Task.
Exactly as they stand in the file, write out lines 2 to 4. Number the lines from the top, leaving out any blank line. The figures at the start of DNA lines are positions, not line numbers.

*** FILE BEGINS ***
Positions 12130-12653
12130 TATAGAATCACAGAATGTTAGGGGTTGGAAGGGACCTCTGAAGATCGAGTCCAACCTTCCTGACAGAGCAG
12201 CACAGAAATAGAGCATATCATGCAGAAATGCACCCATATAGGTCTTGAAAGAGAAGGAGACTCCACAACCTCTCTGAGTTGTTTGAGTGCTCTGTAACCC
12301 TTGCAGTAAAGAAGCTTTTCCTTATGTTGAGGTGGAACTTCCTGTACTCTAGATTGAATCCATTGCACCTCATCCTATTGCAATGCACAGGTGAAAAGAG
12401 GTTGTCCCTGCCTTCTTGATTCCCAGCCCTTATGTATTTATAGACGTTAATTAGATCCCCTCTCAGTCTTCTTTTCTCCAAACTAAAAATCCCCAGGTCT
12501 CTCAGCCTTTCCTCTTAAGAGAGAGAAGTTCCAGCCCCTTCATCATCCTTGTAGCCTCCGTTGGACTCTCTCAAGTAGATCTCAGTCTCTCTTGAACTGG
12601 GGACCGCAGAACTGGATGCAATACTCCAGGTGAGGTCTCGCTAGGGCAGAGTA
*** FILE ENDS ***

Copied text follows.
12130 TATAGAATCACAGAATGTTAGGGGTTGGAAGGGACCTCTGAAGATCGAGTCCAACCTTCCTGACAGAGCAG
12201 CACAGAAATAGAGCATATCATGCAGAAATGCACCCATATAGGTCTTGAAAGAGAAGGAGACTCCACAACCTCTCTGAGTTGTTTGAGTGCTCTGTAACCC
12301 TTGCAGTAAAGAAGCTTTTCCTTATGTTGAGGTGGAACTTCCTGTACTCTAGATTGAATCCATTGCACCTCATCCTATTGCAATGCACAGGTGAAAAGAG